insta-3D™ imaging from company nView medical

Children’s National Hospital performed the first surgical use of breakthrough medical imaging technology designed specifically for kids. The innovation, insta-3D™ imaging from company nView medical, is designed to make 3D images available in the operating room quickly and safely.

Children’s National Hospital performed the first surgical use of breakthrough medical imaging technology designed specifically for kids. The innovation, insta-3D™ imaging from company nView medical, is designed to make 3D images available in the operating room quickly and safely. The 3D images provide surgeons with better visualization, allowing them to continue improving patient care and outcomes.

Matthew Oetgen, M.D., division chief of Orthopaedic Surgery at Children’s National, is overseeing the first use of this 3D imaging technology in orthopaedic procedures.

“Having a technology like this available in the operating room will potentially help make our surgeries even more precise with 3D imaging available quickly,” says Dr. Oetgen. “We anticipate this improved precision will lead to better outcomes and added value to what we do for our patients.”

Cristian Atria, nView medical’s CEO, commented for the first case.

“Seeing our imaging technology provide critical information during a kid’s surgery reminds us what the purpose of nView medical is all about,” says Cristian. “I would like to thank the surgeons, our backers, the team, and our clinical partners for making this first surgery a success. I couldn’t be more enthusiastic for what’s ahead!”

The potential of nView medical’s insta-3D™ imaging is especially exciting for Children’s National as nView medical is a 2019 Winner of the National Capital Consortium for Pediatric Device Innovation (NCC-PDI) competition “Make Your Medical Device Pitch for Kids!” NCC-PDI is led by the Sheikh Zayed Institute for Pediatric Surgical Innovation at Children’s National and the A. James Clark School of Engineering at the University of Maryland with support from partners MedTech Innovator, BioHealth Innovation, and design firm Archimedic.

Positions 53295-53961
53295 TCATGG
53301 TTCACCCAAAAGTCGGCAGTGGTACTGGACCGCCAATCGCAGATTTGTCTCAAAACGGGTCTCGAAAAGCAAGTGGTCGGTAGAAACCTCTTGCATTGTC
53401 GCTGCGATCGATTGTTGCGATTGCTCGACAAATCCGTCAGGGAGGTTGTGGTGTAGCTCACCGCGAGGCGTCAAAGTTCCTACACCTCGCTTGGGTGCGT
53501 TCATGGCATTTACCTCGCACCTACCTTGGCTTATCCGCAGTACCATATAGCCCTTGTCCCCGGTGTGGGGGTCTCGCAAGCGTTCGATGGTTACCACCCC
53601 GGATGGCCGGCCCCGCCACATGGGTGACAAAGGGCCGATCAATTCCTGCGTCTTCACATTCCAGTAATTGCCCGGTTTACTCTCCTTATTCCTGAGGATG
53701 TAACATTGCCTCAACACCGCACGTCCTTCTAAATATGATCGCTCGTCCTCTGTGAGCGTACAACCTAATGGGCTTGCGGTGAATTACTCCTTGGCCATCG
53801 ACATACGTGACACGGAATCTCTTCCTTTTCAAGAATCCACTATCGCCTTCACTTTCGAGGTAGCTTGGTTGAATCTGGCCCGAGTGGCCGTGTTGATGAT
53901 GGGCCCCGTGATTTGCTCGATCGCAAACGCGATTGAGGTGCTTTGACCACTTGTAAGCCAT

NCC-PDI is one of five members in the FDA’s Pediatric Device Consortia Grant Program created to support the development and commercialization of medical devices for children in areas of critical need where innovation can significantly improve children’s health care.

“Children deserve to benefit from our most advanced medical technologies and we know that improvements in pediatric care can make a positive difference over the lifetime of a child,” says Kolaleh Eskandanian, Ph.D., M.B.A, P.M.P, vice president and chief innovation officer at Children’s National and principal investigator of NCC-PDI. “Pediatric hospitals must lead the way in supporting innovation for children’s care. That’s why, through NCC-PDI and our innovation institute, Children’s National helps to provide promising new pediatric devices with resources and expertise that support their journey to the market.”